“Against the blue sky, its rusting central silos look like rising smoke meeting the last minutes of a sunset. These give way to a corrugated night sky of blue gray, punched-through with staggered four-pane windows, all glassless.”
Street lights and pavement are some of the obvious signs a town used to be here.
The new concrete workhouse, as seen through chickenwire.
Worm in the path of raw ore where it would be dumped from rock cars into the silo below.
The left building is active, the right building is not, though both were built as Wilson Bros buildings. The skyway was rough, inside and out, but I liked the small gate in the bottom of it–it reminded me of a castle. Skyways like these were a fireproofing measure.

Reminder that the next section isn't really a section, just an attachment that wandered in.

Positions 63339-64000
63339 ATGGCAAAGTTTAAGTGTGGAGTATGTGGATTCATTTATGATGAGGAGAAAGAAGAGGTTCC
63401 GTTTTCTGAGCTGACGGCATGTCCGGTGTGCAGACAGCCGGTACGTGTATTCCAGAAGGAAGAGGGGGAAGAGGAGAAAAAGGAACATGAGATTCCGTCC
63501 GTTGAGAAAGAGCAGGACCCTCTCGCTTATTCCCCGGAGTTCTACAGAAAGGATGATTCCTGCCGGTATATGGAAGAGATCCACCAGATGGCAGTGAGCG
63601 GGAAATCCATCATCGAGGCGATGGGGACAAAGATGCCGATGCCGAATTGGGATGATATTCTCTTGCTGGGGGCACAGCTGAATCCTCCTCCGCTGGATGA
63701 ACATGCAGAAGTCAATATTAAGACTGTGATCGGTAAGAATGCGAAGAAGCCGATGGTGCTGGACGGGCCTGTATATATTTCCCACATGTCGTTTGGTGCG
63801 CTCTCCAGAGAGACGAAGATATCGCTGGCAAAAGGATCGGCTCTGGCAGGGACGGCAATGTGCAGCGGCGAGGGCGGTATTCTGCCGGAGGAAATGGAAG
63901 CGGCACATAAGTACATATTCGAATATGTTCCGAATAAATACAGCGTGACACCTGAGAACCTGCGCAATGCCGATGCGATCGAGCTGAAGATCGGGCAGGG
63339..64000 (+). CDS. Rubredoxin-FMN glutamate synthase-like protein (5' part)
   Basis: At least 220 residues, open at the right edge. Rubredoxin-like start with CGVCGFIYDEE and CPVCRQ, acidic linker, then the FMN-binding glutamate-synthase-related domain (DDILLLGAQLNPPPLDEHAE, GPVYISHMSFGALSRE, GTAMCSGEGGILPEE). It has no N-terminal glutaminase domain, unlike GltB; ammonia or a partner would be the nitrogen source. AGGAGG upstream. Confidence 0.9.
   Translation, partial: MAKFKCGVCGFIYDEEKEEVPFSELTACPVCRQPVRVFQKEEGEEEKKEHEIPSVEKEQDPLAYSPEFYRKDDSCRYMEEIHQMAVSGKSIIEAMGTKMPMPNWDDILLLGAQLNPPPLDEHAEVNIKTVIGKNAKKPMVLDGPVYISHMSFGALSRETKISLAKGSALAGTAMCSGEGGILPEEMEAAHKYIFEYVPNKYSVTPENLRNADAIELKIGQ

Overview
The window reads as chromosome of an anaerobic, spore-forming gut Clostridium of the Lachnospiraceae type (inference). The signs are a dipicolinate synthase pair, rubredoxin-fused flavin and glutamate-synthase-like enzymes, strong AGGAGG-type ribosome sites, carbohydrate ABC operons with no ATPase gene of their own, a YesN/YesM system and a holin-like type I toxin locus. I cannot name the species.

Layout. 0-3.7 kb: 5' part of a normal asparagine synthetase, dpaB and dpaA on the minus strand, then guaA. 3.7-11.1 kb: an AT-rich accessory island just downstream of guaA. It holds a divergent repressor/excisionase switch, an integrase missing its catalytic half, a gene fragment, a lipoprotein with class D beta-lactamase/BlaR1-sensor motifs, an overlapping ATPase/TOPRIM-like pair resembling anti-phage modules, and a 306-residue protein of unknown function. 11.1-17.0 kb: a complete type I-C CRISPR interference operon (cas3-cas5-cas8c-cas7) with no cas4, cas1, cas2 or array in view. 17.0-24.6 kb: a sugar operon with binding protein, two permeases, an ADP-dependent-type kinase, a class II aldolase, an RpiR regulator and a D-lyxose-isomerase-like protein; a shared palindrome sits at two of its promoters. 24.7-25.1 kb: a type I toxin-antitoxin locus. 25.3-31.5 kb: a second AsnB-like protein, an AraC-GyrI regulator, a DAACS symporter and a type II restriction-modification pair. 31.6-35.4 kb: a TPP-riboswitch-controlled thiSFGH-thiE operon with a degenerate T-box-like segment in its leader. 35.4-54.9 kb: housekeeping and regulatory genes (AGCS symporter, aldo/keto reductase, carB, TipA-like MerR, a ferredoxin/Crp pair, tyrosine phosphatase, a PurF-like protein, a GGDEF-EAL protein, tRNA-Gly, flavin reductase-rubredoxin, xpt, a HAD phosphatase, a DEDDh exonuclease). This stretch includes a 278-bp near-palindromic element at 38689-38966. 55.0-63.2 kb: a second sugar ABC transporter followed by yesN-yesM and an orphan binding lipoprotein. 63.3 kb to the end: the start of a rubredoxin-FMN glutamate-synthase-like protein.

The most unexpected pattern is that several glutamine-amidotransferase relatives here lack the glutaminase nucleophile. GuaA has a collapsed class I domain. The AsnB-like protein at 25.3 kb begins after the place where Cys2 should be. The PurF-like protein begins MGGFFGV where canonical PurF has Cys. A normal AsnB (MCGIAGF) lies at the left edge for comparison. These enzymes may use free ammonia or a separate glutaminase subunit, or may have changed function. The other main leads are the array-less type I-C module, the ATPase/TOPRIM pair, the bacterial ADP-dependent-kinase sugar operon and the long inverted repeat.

I love the ‘hats’ on the top of the SWP-4 headhouse. FP-100C.
Spare firebox bricks palleted on the second floor, is if it was going to be repaired.
This sea leg was installed to unload grain boats. It’s pretty much a big bucket elevator that can be moved and lowered into waiting boats.
With its fresh paint, Lake Superior Elevator “I” almost looks contemporary, but it far outdates its neighbors, It replaced a wooden elevator by the same name in 1919.
Looking up at the LEMP malting plant elevator. Look at that BRICKWORK!